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ARS Home » Northeast Area » Beltsville, Maryland (BARC) » Beltsville Agricultural Research Center » Environmental Microbial & Food Safety Laboratory » Research » Publications at this Location » Publication #310210

Title: Optimal fluorescence waveband determination for detecting defect cherry tomatoes using fluorescence excitation-emission matrix

item BAEK, INSUCK - Chungnam National University
item Kim, Moon
item LEE, HOONSOO - Chungnam National University
item CHO, BYOUNG-KWAN - Chungnam National University

Submitted to: Sensors
Publication Type: Peer Reviewed Journal
Publication Acceptance Date: 10/15/2014
Publication Date: 11/1/2014
Citation: Baek, I., Kim, M.S., Lee, H., Cho, B. 2014. Optimal fluorescence waveband determination for detecting defect cherry tomatoes using fluorescence excitation-emission matrix. Sensors. 14:21483-21496.

Interpretive Summary: Spectral imaging technologies can provide a rapid means to evaluate quality and safety attributes of produce. Both fluorescence excitation and emission chracterisitics of cherry tomatoes were investigated to determine the optimal wavelengths for discrimination of normal and defective (cracked) cherry tomatoes. The optimal excitation wavelength was 410 nm and the major emission wavelengths were 506 nm and 688 nm for detecting defect areas. The resultant multispectral fluorescence imaging method using these wavelengths demonstrated the detection of defective cherry tomatoes with >98% accuracy. This research provides insightful information to agricultural engineers who are developing nondestructive fruit sorting technologies and is beneficial to produce production and processing industries.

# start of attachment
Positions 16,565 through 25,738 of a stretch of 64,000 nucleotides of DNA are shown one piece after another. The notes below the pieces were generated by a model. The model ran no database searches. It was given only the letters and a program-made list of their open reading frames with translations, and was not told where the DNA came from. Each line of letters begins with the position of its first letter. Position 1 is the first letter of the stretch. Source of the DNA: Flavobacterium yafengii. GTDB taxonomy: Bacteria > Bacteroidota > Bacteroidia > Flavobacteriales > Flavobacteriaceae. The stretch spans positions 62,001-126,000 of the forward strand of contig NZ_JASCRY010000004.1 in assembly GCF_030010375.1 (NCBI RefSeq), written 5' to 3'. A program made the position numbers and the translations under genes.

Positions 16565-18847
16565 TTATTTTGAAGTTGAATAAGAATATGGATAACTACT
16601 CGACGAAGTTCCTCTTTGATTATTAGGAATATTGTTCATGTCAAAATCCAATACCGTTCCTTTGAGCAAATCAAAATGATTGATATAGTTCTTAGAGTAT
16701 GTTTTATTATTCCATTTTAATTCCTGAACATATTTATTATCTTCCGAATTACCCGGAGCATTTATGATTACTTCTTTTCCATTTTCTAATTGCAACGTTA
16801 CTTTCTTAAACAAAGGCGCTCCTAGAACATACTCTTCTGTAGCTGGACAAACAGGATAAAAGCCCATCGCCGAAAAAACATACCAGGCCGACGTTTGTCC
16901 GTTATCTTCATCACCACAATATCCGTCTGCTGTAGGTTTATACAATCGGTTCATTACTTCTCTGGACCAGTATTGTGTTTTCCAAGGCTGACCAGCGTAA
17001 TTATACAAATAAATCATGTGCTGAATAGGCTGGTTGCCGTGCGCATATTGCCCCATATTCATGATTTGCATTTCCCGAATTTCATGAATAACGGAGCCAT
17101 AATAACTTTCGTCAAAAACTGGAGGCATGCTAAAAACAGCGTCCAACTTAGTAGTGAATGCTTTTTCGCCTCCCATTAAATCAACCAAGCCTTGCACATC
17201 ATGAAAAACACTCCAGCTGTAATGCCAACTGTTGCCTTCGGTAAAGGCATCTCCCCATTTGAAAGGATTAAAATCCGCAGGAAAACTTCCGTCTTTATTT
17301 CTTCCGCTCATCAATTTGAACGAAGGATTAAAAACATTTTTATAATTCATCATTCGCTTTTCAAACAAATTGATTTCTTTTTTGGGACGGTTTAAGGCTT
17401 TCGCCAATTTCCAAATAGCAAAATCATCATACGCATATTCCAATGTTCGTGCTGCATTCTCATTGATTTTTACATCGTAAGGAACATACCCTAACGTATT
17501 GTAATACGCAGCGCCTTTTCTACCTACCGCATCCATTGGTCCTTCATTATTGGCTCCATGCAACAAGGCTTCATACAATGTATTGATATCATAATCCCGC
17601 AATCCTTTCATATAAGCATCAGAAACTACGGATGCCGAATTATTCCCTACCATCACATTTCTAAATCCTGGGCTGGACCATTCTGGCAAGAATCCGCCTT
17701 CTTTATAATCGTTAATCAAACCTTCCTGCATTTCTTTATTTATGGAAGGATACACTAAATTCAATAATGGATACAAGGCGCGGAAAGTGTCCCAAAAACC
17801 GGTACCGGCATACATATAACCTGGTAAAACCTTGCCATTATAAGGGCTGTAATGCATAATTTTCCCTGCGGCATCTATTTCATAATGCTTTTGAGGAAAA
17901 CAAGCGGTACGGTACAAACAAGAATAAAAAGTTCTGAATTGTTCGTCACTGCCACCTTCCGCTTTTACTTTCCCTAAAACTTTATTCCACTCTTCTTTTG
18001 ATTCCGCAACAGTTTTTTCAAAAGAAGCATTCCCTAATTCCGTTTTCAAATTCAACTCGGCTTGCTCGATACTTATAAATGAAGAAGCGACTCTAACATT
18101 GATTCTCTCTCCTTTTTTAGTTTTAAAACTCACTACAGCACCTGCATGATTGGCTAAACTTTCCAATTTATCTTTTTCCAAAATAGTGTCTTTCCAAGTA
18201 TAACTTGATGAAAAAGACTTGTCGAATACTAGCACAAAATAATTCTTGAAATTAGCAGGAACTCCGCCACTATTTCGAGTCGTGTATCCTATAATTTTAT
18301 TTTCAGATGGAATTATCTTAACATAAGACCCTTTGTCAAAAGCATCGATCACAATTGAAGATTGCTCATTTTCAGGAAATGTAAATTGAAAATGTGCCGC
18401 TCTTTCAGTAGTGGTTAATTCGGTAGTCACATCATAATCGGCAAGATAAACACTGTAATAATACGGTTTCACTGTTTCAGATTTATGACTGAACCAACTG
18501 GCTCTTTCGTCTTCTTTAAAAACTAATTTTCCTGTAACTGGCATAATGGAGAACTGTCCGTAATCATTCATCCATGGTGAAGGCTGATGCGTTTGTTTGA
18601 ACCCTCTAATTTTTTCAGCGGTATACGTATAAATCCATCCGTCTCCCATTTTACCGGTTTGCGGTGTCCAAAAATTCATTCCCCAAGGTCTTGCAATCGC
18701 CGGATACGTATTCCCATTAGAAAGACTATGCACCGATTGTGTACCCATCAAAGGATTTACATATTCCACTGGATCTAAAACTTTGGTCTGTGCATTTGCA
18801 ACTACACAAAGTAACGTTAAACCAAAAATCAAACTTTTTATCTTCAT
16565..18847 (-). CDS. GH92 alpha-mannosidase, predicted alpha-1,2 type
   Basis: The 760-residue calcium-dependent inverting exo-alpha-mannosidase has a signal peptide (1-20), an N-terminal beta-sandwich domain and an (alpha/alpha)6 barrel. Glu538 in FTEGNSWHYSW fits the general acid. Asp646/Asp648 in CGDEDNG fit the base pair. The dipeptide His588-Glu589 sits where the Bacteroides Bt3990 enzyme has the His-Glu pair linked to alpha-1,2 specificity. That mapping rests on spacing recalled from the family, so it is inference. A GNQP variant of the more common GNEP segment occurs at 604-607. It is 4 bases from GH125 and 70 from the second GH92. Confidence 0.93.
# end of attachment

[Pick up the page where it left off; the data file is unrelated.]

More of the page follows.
Technical Abstract: A multi-spectral fluorescence imaging technique was used to detect defect cherry tomatoes. The fluorescence excitation and emission matrix was used to measure for defects, sound surface, and stem areas to determine the optimal fluorescence excitation and emission wavelengths for discrimination. Two-way ANOVA revealed the optimal excitation wavelength for detecting defect areas was 410 nm. Principal component analysis (PCA) was applied to the fluorescence emission spectra of all regions at 410 nm excitation to determine the emission wavelengths for defect detection. The major emission wavelengths were 688 nm and 506 nm for the detection. Fluorescence images combined with the determined emission wavebands demonstrated the feasibility of detecting defect cherry tomatoes with >98% accuracy. Multi-spectral fluorescence imaging has potential utility in non-destructive quality sorting of cherry tomatoes.